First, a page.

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Amend equity development act, governor urges assembly

Elgeyo Marakwet governor Wisley Rotich has urged Members of the County Assembly to amend the Equity Development Act informed by the experiences of its implementation in the last seven years.

The Act, which was passed in 2015 by the first assembly, has seen 60 percent of development funds from the county distributed equitably to all the 20 wards with each ward getting approximately Sh40 million where residents decide on the projects to be implemented.

Speaking during the official opening of the Assembly, the governor acknowledged that while the act has ensured equity, fairness and objectivity in the allocation of the annual development budget, most of the projects implemented have mainly been physical in nature and small in scope.

He expressed his wish that wards would amalgamate the many projects per ward per year into a few mega projects which will be productive saying this will see each ward use 50 percent of the allocation to get a job creation opportunity while the other 50 percent goes to funding other social projects.

“It is also my desire that going forward, this approach can be remodeled to shift focus to the operationalization of the already constructed physical infrastructure through the provision of equipment, for example,” he reiterated.

Rotich said, given the sharp rise in urbanization witnessed in the last decade in the county attributed to growth in trade and the fast expansion of alternative sources of livelihoods away from the traditional resources, there was a need to include urban areas in the annual budget allocation.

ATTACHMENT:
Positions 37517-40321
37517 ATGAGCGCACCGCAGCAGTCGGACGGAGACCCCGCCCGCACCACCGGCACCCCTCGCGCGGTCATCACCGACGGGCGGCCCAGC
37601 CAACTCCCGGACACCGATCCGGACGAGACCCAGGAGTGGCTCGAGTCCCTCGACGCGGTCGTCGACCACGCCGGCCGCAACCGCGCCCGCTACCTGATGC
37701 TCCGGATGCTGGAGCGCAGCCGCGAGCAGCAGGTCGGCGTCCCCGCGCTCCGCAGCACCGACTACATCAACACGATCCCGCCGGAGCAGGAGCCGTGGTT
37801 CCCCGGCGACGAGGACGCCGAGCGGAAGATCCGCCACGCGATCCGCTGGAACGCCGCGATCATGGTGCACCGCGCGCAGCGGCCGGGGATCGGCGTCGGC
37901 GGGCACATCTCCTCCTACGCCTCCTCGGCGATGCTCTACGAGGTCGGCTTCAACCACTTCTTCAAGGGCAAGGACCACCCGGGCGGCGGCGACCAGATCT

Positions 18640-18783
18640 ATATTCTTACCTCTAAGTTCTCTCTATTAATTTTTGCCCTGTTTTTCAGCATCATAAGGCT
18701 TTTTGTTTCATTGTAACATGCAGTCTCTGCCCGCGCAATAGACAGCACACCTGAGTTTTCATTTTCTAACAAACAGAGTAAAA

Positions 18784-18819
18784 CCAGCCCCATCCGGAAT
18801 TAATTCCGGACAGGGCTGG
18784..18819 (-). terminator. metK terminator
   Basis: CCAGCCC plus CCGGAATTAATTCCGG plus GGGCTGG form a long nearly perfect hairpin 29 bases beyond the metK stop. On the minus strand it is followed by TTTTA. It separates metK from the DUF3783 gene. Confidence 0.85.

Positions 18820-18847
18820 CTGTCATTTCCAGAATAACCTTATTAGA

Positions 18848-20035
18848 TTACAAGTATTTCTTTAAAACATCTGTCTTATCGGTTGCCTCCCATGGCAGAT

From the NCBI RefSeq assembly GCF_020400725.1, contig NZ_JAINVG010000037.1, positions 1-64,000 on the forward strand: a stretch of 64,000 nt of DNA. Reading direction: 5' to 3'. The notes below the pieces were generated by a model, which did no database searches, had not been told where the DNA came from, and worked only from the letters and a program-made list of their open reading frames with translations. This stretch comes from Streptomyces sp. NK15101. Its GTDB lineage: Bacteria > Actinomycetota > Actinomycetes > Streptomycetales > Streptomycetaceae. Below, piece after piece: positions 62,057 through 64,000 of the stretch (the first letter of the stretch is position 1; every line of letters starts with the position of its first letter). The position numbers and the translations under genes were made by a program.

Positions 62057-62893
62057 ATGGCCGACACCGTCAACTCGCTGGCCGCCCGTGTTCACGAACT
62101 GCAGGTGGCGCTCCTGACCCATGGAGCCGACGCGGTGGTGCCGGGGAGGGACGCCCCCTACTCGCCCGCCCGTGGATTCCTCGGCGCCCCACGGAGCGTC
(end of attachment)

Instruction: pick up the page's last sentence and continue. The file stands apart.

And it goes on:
He said this can be done through the passage of relevant laws or by amending current laws such as EDA to accommodate urban areas.

“As a county, we must always be proactive in our approach towards a continuous focus on waste management mechanisms, street lighting, improving non-motorable roads, beautification and physical planning of urban lands,” he said.

The governor noted that though the county needs land for the establishment of sewerage and solid waste site and to set up a 100-acre industrial park where investors can establish industries and create employment, such land is not available to the county government.

He, therefore, called on stakeholders to find a solution by identifying a suitable piece of land large enough for the purpose.

Rotich disclosed that the county has not been able to optimize its local revenue sources due to challenges like insecurity in the Kerio Valley adding that only 25 percent of its budget goes to development which is way below the 30 percent recommended.

The governor said to address the challenge, his administration had commenced plans to create an office for resource mobilization and partnerships.

“The office shall be mandated to explore partnership opportunities with institutions both local and international to supplement the equitable share allocation and own generated revenue,” he said.

By Alice Wanjiru and Allan Bwire

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